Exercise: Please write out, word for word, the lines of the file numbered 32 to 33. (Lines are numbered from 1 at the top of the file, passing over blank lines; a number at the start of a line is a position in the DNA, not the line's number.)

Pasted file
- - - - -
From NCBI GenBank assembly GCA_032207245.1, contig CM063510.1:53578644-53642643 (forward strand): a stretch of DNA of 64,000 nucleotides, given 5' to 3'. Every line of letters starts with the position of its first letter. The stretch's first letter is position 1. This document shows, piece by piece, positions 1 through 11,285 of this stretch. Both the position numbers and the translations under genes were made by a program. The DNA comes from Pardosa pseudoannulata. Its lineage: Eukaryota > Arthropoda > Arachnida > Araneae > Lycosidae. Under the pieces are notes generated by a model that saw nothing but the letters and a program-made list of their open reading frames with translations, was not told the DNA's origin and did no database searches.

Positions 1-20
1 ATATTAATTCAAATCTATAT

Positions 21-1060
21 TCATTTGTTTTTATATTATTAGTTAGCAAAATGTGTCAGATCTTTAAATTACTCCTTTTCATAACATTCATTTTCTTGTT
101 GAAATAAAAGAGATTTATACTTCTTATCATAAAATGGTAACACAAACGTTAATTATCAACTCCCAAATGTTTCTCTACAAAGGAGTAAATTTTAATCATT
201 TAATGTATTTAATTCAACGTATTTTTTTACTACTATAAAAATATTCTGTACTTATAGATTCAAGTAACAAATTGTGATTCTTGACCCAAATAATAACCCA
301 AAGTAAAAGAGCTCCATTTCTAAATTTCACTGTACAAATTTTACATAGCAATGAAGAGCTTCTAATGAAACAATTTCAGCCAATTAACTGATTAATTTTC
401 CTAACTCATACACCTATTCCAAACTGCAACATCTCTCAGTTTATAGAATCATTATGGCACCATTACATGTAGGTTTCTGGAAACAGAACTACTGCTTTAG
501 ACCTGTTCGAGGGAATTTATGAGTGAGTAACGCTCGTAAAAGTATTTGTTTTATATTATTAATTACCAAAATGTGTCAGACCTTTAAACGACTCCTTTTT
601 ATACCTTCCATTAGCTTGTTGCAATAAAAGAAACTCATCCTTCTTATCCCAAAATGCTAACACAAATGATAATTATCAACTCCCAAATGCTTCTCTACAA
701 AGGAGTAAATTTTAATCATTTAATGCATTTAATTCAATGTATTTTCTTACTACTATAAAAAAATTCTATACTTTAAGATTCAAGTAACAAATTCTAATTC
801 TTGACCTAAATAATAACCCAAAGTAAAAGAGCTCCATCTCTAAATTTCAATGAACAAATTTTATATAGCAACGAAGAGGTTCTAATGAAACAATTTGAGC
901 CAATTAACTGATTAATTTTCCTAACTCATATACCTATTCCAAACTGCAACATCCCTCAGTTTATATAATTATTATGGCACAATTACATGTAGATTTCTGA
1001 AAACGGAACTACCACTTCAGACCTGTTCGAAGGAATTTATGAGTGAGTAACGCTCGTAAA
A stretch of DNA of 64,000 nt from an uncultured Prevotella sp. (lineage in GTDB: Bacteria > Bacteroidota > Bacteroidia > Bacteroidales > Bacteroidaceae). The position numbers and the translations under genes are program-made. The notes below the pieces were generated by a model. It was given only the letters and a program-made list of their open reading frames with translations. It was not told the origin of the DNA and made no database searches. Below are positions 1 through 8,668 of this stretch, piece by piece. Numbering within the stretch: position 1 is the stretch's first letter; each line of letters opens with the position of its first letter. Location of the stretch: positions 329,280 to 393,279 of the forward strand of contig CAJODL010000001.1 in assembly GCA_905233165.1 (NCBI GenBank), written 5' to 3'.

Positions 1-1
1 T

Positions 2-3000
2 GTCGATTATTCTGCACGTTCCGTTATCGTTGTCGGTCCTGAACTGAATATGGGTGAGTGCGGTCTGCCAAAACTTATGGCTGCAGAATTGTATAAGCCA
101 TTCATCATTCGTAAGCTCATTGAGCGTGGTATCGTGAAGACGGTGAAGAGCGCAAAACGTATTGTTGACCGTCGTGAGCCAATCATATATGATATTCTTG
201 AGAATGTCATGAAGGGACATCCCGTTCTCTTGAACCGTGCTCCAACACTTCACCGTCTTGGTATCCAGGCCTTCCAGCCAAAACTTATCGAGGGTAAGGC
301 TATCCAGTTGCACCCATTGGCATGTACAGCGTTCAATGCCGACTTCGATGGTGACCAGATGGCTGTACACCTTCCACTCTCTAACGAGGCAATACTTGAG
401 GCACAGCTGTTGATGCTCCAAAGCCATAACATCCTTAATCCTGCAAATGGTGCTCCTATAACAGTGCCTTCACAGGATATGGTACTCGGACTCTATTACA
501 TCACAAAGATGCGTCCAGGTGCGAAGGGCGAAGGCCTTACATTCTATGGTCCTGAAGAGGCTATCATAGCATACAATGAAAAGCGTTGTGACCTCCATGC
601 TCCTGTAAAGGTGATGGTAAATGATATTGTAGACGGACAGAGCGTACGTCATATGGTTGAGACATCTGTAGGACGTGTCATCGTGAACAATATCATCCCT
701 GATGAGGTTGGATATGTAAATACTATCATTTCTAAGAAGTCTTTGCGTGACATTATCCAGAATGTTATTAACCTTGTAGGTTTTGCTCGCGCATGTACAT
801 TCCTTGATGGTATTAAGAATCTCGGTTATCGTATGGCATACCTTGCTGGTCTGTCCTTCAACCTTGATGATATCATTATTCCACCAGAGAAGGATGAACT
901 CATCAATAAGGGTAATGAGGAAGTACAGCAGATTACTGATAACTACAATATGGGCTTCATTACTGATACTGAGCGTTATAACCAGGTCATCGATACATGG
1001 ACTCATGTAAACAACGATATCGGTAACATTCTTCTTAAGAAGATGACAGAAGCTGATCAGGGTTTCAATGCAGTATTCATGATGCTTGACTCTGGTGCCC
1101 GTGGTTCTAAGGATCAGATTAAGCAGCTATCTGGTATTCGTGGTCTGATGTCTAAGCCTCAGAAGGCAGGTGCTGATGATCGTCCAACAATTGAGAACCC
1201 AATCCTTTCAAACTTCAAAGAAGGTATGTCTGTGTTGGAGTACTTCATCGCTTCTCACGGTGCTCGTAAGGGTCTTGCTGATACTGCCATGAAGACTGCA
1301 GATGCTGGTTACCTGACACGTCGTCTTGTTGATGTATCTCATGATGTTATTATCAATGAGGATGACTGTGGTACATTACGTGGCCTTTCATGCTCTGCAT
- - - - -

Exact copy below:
1201 AATCCTTTCAAACTTCAAAGAAGGTATGTCTGTGTTGGAGTACTTCATCGCTTCTCACGGTGCTCGTAAGGGTCTTGCTGATACTGCCATGAAGACTGCA
1301 GATGCTGGTTACCTGACACGTCGTCTTGTTGATGTATCTCATGATGTTATTATCAATGAGGATGACTGTGGTACATTACGTGGCCTTTCATGCTCTGCAT